Distributed Generation with Heat Recovery and Storage

TitleDistributed Generation with Heat Recovery and Storage
Publication TypeConference Paper
Year of Publication2005
AuthorsSiddiqui, Afzal S., Chris Marnay, Ryan M. Firestone, and Nan Zhou
Conference Name7th Annual International Association for Energy Economics European Energy Conference
Date Published07/2005
PublisherLBNL
Conference LocationNorwegian School of Economics and Business Administration, Bergen, Norway
Keywordselectricity markets and policy group, energy analysis and environmental impacts department
Abstract

Electricity generated by distributed energy resources (DER) located close to end-use loads has the potential to meet consumer requirements more efficiently than the existing centralized grid. Installation of DER allows consumers to circumvent the costs associated with transmission congestion and other non-energy costs of electricity delivery and potentially to take advantage of market opportunities to purchase energy when attractive. On-site thermal power generation is typically less efficient than central station generation, but by avoiding non-fuel costs of grid power and utilizing combined heat and power (CHP) applications, i.e., recovering heat from small-scale on-site generation to displace fuel purchases, then DER can become attractive to a strictly cost-minimizing consumer. In previous efforts, the decisions facing typical commercial consumers have been addressed using a mixed-integer linear programme, the DER Customer Adoption Model (DER-CAM). Given the site's energy loads, utility tariff structure, and information (both technical and financial) on candidate DER technologies, DER-CAM minimizes the overall energy cost for a test year by selecting the units to install and determining their hourly operating schedules. In this paper, the capabilities of DER-CAM are enhanced by the inclusion of the option to store recovered low-grade heat. By being able to keep an inventory of heat for use in subsequent periods, sites are able to lower costs even further by reducing off-peak generation and relying on storage. This and other effects of storages are demonstrated by analysis of five typical commercial buildings in San Francisco, California, and an estimate of the cost per unit capacity of heat storage is calculated.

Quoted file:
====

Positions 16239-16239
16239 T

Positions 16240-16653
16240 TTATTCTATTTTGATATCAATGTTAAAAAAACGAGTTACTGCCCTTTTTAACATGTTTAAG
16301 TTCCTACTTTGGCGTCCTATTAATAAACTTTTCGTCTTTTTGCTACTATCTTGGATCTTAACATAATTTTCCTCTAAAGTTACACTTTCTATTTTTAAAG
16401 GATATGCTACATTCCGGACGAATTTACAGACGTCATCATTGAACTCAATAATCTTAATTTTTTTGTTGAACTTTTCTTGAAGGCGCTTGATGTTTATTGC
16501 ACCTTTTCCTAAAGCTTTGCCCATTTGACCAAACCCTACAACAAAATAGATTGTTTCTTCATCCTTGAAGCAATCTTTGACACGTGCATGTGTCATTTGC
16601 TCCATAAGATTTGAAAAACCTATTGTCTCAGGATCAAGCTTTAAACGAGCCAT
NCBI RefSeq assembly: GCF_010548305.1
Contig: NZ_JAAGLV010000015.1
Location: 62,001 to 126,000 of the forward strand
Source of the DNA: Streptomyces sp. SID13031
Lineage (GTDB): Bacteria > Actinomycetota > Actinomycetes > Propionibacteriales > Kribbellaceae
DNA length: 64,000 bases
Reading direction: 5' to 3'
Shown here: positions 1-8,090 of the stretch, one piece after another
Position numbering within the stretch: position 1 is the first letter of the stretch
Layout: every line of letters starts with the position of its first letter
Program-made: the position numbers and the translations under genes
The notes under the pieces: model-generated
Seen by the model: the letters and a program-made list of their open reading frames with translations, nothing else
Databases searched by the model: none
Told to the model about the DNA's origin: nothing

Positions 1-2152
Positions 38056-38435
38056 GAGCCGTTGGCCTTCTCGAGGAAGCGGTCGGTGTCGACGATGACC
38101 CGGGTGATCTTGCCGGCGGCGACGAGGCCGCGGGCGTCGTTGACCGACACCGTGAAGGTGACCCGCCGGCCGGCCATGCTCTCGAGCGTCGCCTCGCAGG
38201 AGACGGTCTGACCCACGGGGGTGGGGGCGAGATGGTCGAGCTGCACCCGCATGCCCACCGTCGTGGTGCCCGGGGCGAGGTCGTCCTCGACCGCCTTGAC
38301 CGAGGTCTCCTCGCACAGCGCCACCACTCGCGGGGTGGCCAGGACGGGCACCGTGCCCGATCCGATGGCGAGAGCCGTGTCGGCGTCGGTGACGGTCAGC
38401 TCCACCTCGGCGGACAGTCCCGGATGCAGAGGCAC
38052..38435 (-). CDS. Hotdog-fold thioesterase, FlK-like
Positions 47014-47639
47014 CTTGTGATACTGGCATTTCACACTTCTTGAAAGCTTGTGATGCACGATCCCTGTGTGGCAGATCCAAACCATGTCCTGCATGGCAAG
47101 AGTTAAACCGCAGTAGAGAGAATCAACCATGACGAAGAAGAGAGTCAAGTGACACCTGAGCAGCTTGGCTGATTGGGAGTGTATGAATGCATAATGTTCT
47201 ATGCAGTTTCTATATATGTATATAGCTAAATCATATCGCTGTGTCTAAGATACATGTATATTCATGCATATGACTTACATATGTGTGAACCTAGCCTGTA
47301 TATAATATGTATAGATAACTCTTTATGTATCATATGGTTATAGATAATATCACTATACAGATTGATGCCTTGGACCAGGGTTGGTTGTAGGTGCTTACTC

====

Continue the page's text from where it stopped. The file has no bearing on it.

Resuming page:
AttachmentSize
PDF475.21 KB